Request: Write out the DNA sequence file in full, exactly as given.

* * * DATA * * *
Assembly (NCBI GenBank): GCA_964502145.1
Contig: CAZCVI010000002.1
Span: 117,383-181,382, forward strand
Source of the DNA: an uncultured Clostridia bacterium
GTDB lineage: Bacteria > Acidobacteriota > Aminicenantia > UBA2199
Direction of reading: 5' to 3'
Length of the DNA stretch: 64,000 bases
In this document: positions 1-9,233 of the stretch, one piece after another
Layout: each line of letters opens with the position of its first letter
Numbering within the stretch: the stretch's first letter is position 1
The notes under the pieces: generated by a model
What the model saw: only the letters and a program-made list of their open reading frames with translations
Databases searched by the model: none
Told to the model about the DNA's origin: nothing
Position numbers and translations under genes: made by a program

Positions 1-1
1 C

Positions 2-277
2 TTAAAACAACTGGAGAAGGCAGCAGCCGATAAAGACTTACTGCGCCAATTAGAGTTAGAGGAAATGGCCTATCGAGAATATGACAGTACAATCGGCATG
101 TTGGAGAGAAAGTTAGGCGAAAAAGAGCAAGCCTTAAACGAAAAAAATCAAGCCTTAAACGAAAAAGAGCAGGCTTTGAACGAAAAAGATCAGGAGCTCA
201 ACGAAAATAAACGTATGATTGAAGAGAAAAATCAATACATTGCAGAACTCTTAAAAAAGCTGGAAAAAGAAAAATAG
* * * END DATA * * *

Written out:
Assembly (NCBI GenBank): GCA_964502145.1
Contig: CAZCVI010000002.1
Span: 117,383-181,382, forward strand
Source of the DNA: an uncultured Clostridia bacterium
GTDB lineage: Bacteria > Acidobacteriota > Aminicenantia > UBA2199
Direction of reading: 5' to 3'
Length of the DNA stretch: 64,000 bases
In this document: positions 1-9,233 of the stretch, one piece after another
Layout: each line of letters opens with the position of its first letter
Numbering within the stretch: the stretch's first letter is position 1
The notes under the pieces: generated by a model
What the model saw: only the letters and a program-made list of their open reading frames with translations
Databases searched by the model: none
Told to the model about the DNA's origin: nothing
Position numbers and translations under genes: made by a program

Positions 1-1
1 C

Positions 2-277
2 TTAAAACAACTGGAGAAGGCAGCAGCCGATAAAGACTTACTGCGCCAATTAGAGTTAGAGGAAATGGCCTATCGAGAATATGACAGTACAATCGGCATG
101 TTGGAGAGAAAGTTAGGCGAAAAAGAGCAAGCCTTAAACGAAAAAAATCAAGCCTTAAACGAAAAAGAGCAGGCTTTGAACGAAAAAGATCAGGAGCTCA
201 ACGAAAATAAACGTATGATTGAAGAGAAAAATCAATACATTGCAGAACTCTTAAAAAAGCTGGAAAAAGAAAAATAG